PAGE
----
Entropy (Horror) (2022)
Director: Kameron Hale
Writer: Kameron Hale, Scott Hale
Stars: Miranda Nieman, Hayley Sunshine, Kristen Hale, Scott Hale
As a young woman is diagnosed with ovarian cancer, her unknowing girlfriend asks her to tag along to a dinner hosted for estranged friend Scott (Scott Hale), who has recently returned from a mysterious trip to Africa. Soon after arriving, things get uncomfortable, and their dinner becomes tormenting.
Previously producing several shorts, ‘’Entropy’’ serves as Kameron Hale’s first feature film, running at a brief hour and twenty minutes. Casting friends and family, it’s a collaborative effort between Kameron and his brother Scott who also features heavily within the film. It was filmed entirely during the Covid-19 pandemic and produced by their own company, Halehouse Productions, while distributed by Gravitas Ventures.
Being just delivered the news of her ovarian cancer diagnosis through a phone call, Abby (Miranda Nieman) is having dinner with her girlfriend Miranda (Hayley Sunshine). Who would like her to come along to meet her former self-help group and coalescing friend group for a dinner celebrating the Scott’s return. Hesitantly, Abby tags along, but as the night proceeds, things become uneasy and quickly turn into a nightmare.
Often, we see young filmmakers make their debut in the industry through low-budget horror films. Usually, this isn’t the worst decision, action films being another suitable option. In this instance, Kameron Hale seems inspired by Lovecraftian horror and, even more so, director John Carpenter. The genre creates opportunity for relatively simple narratives without an overly-expressed need for complexity.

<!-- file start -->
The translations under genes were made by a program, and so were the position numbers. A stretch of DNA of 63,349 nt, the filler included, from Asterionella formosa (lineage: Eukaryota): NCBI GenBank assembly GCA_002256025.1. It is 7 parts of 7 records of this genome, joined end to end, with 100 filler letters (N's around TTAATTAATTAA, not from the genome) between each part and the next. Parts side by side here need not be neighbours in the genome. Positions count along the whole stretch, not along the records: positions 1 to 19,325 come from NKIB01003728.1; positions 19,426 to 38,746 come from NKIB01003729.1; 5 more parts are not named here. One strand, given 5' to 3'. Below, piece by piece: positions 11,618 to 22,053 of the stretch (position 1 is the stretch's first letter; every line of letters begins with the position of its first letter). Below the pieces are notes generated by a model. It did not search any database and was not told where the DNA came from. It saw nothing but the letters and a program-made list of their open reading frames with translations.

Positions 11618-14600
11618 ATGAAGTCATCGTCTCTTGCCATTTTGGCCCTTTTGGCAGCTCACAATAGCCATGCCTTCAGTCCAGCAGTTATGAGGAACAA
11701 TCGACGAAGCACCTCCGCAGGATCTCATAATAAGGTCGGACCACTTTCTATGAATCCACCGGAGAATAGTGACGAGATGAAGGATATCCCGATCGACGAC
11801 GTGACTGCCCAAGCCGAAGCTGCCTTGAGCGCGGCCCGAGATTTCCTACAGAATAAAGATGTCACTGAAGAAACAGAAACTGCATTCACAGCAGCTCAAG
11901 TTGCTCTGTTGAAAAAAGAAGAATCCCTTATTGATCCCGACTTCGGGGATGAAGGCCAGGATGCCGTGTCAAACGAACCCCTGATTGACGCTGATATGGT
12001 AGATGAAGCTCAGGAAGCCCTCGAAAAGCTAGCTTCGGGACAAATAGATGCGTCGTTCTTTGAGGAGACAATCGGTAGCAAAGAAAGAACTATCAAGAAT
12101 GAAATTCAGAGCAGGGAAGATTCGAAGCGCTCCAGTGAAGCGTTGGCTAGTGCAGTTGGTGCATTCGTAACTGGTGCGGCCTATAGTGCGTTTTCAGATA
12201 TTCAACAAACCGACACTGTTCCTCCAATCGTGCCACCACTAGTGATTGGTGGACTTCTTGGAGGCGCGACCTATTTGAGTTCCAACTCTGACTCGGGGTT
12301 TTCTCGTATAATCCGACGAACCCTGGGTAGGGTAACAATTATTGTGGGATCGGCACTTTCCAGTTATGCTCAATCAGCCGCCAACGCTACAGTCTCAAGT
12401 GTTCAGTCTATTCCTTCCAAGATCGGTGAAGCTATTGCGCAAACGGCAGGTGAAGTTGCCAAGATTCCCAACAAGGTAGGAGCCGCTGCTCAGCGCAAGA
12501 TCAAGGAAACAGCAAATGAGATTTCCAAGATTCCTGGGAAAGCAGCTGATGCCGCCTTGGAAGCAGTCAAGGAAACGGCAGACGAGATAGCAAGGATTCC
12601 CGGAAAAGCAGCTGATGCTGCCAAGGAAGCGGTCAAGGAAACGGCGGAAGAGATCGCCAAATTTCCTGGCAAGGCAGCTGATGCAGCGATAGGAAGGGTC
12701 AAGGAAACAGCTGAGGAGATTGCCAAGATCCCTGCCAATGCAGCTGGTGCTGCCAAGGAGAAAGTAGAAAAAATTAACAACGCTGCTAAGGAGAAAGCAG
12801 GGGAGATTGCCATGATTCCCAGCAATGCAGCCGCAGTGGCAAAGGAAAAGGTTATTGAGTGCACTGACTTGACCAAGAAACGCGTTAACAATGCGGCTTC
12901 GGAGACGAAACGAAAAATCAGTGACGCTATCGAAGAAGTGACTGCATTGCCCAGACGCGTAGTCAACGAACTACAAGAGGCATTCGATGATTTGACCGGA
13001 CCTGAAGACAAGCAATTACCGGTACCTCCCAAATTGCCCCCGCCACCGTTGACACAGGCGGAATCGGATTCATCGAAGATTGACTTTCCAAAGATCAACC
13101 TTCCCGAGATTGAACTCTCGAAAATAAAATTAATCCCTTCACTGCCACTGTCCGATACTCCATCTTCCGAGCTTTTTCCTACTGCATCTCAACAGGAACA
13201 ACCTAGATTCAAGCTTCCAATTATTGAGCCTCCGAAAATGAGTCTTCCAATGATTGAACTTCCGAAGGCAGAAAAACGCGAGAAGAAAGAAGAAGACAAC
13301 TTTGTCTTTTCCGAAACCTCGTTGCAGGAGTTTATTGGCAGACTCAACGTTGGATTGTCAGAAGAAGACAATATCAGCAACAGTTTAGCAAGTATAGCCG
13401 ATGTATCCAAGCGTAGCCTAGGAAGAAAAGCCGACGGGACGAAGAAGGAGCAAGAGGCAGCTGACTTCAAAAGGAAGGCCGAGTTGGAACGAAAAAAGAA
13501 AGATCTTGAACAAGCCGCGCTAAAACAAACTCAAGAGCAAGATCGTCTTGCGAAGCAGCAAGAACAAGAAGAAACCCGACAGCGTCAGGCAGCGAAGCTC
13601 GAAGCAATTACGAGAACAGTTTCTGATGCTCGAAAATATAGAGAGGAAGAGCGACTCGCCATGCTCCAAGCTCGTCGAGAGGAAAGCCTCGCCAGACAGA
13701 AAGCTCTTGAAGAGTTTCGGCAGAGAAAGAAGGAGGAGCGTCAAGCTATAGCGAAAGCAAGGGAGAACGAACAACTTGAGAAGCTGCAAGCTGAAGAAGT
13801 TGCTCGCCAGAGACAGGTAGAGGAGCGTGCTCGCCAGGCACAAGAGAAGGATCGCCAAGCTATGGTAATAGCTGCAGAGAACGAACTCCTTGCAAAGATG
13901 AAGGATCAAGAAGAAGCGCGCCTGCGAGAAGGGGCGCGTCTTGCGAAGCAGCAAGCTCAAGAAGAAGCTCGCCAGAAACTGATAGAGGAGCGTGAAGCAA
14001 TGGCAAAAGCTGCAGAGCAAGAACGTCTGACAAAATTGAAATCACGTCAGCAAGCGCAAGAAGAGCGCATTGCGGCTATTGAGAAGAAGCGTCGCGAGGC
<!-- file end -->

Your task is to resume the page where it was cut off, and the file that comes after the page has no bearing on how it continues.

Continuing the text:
There’s something creditable to the fairly fresh Nieman and Sunshine, carrying much weight on their on-screen relationship and performances despite having some room to grow further within the profession. Their characters are established decently and come together nicely; however, that initial chemistry is squished due to the toxic outer appearance of their relationship, and any connection they might’ve had thus seems feigned.
Admittedly, apart from those performances, there is little redemption. Even ahead of meeting Miranda’s friends and with the horror elements in the distance, the incessant soundtrack wants to produce tension out of thin air. ‘’Entropy’’ desperately tries but falls flat, allowing disinterest to emerge in the viewer ahead of any true narrative. Inexperience is evident for Kameron Hale and his actors, some even standing around in-camera before contributing to the scene. I could understand Hale wanting to force an uncomfortable atmosphere, and William E Newton makes an attempt, but it’s more uncomfortable and awkward rather than eerie.
‘’Entropy’’ feels disjointed, barebones and downright boresome. Each director has to make their start somewhere, but films like this aren’t a very enticing front.
A narrative of entropy.